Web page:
And you just laid out exactly why consumption must fall so far in most societies/nations, and why getting below 300ppm is vital. Even an extremely low-carbon 7 billion is likely to keep CO2 rising over time without serious efforts to avoid that.

    On the plus side, I long ago realized how easily we could avoid glacial periods by judicious land use changes and FFs over long time periods. We should be able to literally never see another glacial.

  24. 24
    DIOGENES says:

    METHANE

    Today’s CP discusses a very interesting recent article on Methane emissions. One takeaway: “The permafrost carbon feedback is one of the important and likely consequences of climate change, and it is certain to trigger additional warming … Instead of reducing emissions, we currently are on track with the most dire scenario considered by the IPCC.”

    http://thinkprogress.org/climate/2014/05/02/3433592/methane-wetlands-permafrost/

    Today’s CP methane study also references a 2011 methane study focused on thawing permafrost. Equally interesting in this latter study are the comments; they constitute one of the most interesting comment threads I have seen on any climate advocacy blog. Highly recommended.

    http://thinkprogress.org/romm/2011/02/17/207552/nsidc-thawing-permafrost-will-turn-from-carbon-sink-to-source-in-mid-2020s-releasing-100-billion-tons-of-carbon-by-2100/

  25. 25
    SecularAnimist says:

    Ryan R wrote: “A question, from a mind unlearned in green technology and climate science: is there no chemical or technological means to reverse the increase in concentration of atmospheric CO2?”

    This gets into mitigation, discussions of which our hosts have asked we eschew on this month’s UV thread.

    But the answer is yes — the already dangerous anthropogenic excess of atmospheric CO2 can be drawn down and sequestered in soils and biomass by organic agriculture and reforestation. See the item linked below (previously posted on the April UV thread):

    Reversing Climate Change Achievable by Farming Organically
    Rodale Institute
    April 23, 2014

  26. 26
    Chris Dudley says:

    wili (#14),

    That is a good start. A chart a little farther down is taken from “Storms of my Grandchildren” and has the notation “Emitted CO2 (ppm)” so the immediate uptake into the biosphere and oceans is not accounted for. So, taking about 350 GtC to-date (2006) and about 110 ppm above preindustrial (280 ppm) at that time I get about 900 GtC to get to the first doubling. I get about 2900 GtC in reserves shown in the chart so that comes to about 2.7 doublings available all on our own, without carbon dioxide feedbacks such as permafrost rot. Now the methane hydrate in that chart is a one shot thing. And, depending on processing the oil shale may be as well. Tar sands leave a residue but that can be burned so we are probably getting all the carbon there too. So, in terms of fossil reduced carbon, we’re really looking at source rock for existing oil and gas fields (including tight gas shale) now gas reserves have probably jumped quite a bit since those charts were made. Lets say they doubled. Then we might have about 800 GtC to multiply by some factor for buried carbon we could access through in situ upgrading with hydrogenation fracking. If that factor is 5 then that is an additional 4000 GtC so 6900 all together. That comes to 3.9 doublings. If the factor is 10 (probably appropriate for Marcellus type source rock), then that is 8000 additional GtC so 10,900 GtC all together. That comes to 4.6 doublings.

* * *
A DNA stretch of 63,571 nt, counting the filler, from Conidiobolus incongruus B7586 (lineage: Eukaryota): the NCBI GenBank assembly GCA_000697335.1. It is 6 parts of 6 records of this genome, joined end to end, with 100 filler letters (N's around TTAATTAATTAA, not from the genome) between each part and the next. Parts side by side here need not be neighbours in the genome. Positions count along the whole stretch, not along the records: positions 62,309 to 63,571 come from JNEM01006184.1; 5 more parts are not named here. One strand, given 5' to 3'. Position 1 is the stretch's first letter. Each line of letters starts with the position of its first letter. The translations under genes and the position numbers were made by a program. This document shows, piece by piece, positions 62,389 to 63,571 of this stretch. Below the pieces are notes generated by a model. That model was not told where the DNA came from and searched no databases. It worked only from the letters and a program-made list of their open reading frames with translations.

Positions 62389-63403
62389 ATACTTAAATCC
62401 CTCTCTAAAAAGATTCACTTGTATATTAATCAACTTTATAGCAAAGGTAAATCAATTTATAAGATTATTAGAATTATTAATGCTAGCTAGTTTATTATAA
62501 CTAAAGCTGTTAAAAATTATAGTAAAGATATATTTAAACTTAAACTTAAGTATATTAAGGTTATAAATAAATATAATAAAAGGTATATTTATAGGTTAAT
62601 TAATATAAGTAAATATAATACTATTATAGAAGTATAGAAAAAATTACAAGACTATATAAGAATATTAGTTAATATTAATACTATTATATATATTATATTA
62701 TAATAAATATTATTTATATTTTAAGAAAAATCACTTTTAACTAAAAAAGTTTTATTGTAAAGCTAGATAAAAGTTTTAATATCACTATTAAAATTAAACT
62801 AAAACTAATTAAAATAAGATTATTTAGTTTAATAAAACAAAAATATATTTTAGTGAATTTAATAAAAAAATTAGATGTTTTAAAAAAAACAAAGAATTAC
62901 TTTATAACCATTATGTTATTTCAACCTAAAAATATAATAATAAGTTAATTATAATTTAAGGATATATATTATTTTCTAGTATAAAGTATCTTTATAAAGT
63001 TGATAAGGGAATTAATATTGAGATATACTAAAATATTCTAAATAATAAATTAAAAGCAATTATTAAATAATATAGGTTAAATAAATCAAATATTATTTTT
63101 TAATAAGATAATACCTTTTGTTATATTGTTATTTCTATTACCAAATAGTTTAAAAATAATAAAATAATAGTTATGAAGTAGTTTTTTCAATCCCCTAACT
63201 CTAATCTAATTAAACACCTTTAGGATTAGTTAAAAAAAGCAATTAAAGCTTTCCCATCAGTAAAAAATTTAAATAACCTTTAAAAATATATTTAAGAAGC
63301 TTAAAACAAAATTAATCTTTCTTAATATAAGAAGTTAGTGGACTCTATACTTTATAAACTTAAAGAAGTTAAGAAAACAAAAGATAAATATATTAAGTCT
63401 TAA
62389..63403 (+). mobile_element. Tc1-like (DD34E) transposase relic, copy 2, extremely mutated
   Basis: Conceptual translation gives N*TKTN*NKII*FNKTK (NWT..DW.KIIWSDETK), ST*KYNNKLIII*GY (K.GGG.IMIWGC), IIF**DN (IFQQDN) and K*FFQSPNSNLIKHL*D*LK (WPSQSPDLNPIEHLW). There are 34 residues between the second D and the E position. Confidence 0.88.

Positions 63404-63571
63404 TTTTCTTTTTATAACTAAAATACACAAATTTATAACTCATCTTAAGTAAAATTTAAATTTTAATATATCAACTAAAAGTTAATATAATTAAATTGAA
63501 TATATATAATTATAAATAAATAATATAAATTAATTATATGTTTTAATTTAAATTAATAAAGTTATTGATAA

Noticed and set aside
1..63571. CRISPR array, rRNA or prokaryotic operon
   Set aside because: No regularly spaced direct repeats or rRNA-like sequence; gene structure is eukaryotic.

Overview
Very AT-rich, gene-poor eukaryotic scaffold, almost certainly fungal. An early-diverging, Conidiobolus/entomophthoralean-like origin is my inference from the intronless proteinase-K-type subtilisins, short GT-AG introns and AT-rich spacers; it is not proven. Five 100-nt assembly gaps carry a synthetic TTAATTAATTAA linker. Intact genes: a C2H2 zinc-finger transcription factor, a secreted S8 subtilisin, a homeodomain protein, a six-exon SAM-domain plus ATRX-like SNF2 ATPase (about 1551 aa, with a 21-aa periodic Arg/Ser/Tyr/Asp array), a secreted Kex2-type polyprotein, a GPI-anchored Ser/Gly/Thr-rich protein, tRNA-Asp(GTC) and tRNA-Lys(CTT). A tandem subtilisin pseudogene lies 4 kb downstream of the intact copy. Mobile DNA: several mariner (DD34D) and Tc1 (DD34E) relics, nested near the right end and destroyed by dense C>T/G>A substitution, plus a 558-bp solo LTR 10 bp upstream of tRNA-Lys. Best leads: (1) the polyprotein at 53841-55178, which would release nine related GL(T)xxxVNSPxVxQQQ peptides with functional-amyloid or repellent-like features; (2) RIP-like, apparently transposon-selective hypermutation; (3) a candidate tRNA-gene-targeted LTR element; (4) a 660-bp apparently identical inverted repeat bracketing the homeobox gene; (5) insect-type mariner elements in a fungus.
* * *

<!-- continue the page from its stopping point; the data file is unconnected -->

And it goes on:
With a fast feedback climate sensitivity of 3 C per doubling that comes to 8 C of warming for the bar chart as presented, 11.7 C of warming if we can rend 5 times more carbon from already exploited source rock or 13.8 C of warming if it is ten times more. Hansen’s book indicates that the sensitivity increases at these very high forcings so including slow feedbacks that may be 28 C of warming as a minimum. That is not enough to make the oceans boil, but it does make a lot of the Earth’s surface uninhabitable by mammals.

    So, it would seem that the advent of low cost and functionally unlimited renewable energy which could give us a cheap source of hydrogen for novel exploitation of buried fossil carbon, may grant us enormous new destructive powers. It further seems unlikely that CCS could handle such a glut, we’d run out of places to bury the carbon dioxide. (Sorry for the mitigation reference in this thread.) It may give us almost two more doublings of carbon dioxide concentration. Perhaps the nose of that very large camel should be kept out of the tent.